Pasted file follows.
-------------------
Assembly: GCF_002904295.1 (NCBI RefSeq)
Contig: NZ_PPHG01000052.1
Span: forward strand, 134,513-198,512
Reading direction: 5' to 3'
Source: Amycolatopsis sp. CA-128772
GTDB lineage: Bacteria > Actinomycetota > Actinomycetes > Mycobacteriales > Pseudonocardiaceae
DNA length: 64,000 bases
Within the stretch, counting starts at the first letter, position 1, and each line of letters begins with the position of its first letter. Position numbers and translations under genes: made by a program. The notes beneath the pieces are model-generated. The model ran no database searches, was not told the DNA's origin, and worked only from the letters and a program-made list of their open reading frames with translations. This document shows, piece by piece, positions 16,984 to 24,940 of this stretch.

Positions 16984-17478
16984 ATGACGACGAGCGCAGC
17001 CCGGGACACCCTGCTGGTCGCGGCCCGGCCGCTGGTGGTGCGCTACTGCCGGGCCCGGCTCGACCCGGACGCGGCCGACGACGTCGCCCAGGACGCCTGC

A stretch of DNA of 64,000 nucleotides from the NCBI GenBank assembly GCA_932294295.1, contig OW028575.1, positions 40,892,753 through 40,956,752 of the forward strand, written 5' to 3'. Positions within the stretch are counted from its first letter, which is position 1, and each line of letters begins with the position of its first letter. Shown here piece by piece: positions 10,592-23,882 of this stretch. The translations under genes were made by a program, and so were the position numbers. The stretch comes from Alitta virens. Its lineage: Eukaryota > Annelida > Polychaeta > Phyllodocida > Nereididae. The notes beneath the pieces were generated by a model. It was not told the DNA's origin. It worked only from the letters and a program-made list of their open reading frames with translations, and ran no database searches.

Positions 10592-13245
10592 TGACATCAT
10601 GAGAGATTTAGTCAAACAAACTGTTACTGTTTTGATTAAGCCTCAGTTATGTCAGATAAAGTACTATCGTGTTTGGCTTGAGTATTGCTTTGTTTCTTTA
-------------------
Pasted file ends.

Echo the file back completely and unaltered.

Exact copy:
Assembly: GCF_002904295.1 (NCBI RefSeq)
Contig: NZ_PPHG01000052.1
Span: forward strand, 134,513-198,512
Reading direction: 5' to 3'
Source: Amycolatopsis sp. CA-128772
GTDB lineage: Bacteria > Actinomycetota > Actinomycetes > Mycobacteriales > Pseudonocardiaceae
DNA length: 64,000 bases
Within the stretch, counting starts at the first letter, position 1, and each line of letters begins with the position of its first letter. Position numbers and translations under genes: made by a program. The notes beneath the pieces are model-generated. The model ran no database searches, was not told the DNA's origin, and worked only from the letters and a program-made list of their open reading frames with translations. This document shows, piece by piece, positions 16,984 to 24,940 of this stretch.

Positions 16984-17478
16984 ATGACGACGAGCGCAGC
17001 CCGGGACACCCTGCTGGTCGCGGCCCGGCCGCTGGTGGTGCGCTACTGCCGGGCCCGGCTCGACCCGGACGCGGCCGACGACGTCGCCCAGGACGCCTGC

A stretch of DNA of 64,000 nucleotides from the NCBI GenBank assembly GCA_932294295.1, contig OW028575.1, positions 40,892,753 through 40,956,752 of the forward strand, written 5' to 3'. Positions within the stretch are counted from its first letter, which is position 1, and each line of letters begins with the position of its first letter. Shown here piece by piece: positions 10,592-23,882 of this stretch. The translations under genes were made by a program, and so were the position numbers. The stretch comes from Alitta virens. Its lineage: Eukaryota > Annelida > Polychaeta > Phyllodocida > Nereididae. The notes beneath the pieces were generated by a model. It was not told the DNA's origin. It worked only from the letters and a program-made list of their open reading frames with translations, and ran no database searches.

Positions 10592-13245
10592 TGACATCAT
10601 GAGAGATTTAGTCAAACAAACTGTTACTGTTTTGATTAAGCCTCAGTTATGTCAGATAAAGTACTATCGTGTTTGGCTTGAGTATTGCTTTGTTTCTTTA